In 2011-2012 I held a postdoctoral fellowship in Textual Studies and Digital Humanities at the University of Victoria’s Electronic Textual Cultures Lab, where I worked with Professor Raymond Siemens, the Devonshire MS Advisory and Editorial Group and INKE on an editable scholarly edition—in short, a social edition—of the Devonshire Manuscript, a sixteenth-century courtly miscellany.
The project’s material is defused across several Wikimedia projects, where users can comment on it, amplify it, and even change it. The edition in Wikibooks is the most monograph-like instantiation. In consultation with publishing partners at Iter and Medieval and Renaissance Texts Society, the project continues to explore new dissemination venues that bring the best of academic scholarly practice, including peer review, to the online spaces and tools that currently house and enable the circulation of public knowledge. In response to feedback from the Devonshire MS Advisory Group, an augmented version of The Social Edition of the Devonshire Manuscript will be published within Iter Community, one of the three branches of Iter: Gateway to the Middle Ages and Renaissance in late 2015.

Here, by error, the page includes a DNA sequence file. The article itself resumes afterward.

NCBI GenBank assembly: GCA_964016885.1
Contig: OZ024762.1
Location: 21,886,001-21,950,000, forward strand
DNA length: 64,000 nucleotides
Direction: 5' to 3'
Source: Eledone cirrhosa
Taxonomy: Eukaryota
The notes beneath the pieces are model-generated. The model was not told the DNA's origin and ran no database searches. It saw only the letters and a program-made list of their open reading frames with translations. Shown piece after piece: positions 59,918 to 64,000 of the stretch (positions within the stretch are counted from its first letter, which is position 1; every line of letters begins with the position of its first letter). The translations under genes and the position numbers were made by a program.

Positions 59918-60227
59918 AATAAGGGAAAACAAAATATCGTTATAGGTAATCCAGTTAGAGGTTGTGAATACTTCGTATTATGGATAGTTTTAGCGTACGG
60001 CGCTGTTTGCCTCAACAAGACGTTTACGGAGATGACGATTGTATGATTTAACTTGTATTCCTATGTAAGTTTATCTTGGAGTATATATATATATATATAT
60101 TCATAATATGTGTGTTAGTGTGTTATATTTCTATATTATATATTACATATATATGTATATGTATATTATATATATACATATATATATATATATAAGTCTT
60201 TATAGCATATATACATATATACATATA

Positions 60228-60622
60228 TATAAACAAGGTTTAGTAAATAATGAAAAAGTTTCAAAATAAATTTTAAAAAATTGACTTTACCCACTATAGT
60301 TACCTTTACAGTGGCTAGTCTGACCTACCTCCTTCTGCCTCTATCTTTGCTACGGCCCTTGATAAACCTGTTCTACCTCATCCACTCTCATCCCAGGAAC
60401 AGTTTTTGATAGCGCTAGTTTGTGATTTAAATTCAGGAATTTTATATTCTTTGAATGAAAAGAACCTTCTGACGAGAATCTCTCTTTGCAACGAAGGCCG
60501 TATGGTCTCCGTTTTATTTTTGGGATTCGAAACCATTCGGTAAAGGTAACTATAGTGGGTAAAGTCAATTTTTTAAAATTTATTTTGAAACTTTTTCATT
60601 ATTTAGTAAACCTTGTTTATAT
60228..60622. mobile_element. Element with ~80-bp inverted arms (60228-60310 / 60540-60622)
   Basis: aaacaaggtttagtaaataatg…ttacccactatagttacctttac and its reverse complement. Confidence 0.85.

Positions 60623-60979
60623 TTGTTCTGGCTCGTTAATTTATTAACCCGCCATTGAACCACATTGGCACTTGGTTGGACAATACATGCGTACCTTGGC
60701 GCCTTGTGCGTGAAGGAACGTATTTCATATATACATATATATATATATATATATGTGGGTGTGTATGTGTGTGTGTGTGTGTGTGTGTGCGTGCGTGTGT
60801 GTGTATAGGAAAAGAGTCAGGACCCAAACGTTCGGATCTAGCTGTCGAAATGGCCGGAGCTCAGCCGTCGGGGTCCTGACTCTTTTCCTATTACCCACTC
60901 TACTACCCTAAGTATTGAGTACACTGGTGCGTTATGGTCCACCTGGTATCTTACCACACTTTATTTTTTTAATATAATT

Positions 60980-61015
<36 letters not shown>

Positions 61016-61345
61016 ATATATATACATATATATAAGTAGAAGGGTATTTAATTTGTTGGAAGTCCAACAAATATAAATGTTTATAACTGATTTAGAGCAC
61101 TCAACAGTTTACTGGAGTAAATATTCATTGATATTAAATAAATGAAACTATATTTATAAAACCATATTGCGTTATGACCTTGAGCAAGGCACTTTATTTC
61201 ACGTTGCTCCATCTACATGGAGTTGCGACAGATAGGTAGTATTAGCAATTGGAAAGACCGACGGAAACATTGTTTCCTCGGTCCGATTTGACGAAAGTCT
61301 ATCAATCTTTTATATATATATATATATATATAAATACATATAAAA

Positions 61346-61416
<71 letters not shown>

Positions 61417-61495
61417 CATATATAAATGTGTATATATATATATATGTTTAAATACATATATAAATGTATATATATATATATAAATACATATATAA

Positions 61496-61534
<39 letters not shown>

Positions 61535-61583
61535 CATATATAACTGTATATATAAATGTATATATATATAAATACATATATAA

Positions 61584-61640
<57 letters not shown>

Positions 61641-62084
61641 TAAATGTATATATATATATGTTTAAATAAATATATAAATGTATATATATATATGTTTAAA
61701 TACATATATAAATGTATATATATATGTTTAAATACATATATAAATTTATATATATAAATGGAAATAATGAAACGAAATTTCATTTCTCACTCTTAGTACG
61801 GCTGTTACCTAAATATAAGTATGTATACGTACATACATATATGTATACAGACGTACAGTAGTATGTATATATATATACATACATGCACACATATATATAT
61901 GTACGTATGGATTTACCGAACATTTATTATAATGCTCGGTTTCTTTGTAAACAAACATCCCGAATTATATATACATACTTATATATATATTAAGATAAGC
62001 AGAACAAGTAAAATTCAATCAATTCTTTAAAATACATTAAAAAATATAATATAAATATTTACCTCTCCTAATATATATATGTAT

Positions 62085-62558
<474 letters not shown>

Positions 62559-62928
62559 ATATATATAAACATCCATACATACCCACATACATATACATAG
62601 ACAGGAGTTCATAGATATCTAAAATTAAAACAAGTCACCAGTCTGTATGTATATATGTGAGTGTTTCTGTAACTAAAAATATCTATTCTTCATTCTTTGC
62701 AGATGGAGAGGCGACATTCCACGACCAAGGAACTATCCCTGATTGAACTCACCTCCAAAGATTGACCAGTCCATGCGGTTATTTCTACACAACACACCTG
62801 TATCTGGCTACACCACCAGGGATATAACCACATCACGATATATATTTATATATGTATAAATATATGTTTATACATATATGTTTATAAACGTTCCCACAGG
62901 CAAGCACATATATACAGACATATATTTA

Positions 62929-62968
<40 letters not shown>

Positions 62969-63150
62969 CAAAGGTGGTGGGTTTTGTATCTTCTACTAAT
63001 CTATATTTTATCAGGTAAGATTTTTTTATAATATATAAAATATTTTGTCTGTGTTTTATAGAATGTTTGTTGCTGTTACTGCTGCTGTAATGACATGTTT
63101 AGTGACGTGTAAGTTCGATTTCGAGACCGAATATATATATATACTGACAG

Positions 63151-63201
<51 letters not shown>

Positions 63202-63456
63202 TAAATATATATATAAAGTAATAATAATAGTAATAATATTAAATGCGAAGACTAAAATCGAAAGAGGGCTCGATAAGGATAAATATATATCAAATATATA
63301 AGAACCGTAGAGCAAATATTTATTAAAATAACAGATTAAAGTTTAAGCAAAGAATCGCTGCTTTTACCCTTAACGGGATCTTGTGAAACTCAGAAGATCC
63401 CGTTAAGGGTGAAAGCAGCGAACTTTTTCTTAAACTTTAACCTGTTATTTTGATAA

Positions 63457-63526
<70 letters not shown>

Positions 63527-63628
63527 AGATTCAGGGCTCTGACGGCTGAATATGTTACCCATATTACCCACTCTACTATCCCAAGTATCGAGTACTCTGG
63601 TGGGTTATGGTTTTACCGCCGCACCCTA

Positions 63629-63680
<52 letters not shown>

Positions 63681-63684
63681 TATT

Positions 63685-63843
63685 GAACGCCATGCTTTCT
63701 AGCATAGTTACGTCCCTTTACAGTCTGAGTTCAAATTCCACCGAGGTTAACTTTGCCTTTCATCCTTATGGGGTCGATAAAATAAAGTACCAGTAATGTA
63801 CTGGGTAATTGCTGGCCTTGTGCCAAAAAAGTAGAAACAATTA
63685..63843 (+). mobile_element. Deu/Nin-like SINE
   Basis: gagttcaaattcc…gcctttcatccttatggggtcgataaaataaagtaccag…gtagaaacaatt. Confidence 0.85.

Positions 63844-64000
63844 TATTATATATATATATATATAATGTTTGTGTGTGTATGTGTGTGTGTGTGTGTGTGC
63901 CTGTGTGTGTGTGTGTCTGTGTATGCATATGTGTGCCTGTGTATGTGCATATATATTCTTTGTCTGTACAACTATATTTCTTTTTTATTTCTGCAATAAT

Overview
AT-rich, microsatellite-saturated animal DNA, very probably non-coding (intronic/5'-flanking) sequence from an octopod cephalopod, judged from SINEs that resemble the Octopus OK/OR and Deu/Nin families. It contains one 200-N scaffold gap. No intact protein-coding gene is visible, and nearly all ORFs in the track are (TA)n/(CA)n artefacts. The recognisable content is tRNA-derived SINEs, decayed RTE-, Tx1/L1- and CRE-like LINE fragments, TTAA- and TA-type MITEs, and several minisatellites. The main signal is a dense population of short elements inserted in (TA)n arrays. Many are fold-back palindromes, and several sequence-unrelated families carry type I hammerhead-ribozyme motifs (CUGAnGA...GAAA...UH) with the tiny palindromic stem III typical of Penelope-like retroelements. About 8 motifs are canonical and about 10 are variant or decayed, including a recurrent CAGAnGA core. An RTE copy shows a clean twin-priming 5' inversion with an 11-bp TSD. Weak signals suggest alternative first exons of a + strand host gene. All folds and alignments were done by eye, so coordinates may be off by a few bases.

The Devonshire Manuscript is a miscellany of verse complied by members of Anne Boleyn’s circle in 1530s. Like the social edition, it privileged multiple editorial voices: offering insight into 16th c lyric repartee and the courtly game of love, the manuscript is the first sustained community writing venture which involved English men and women.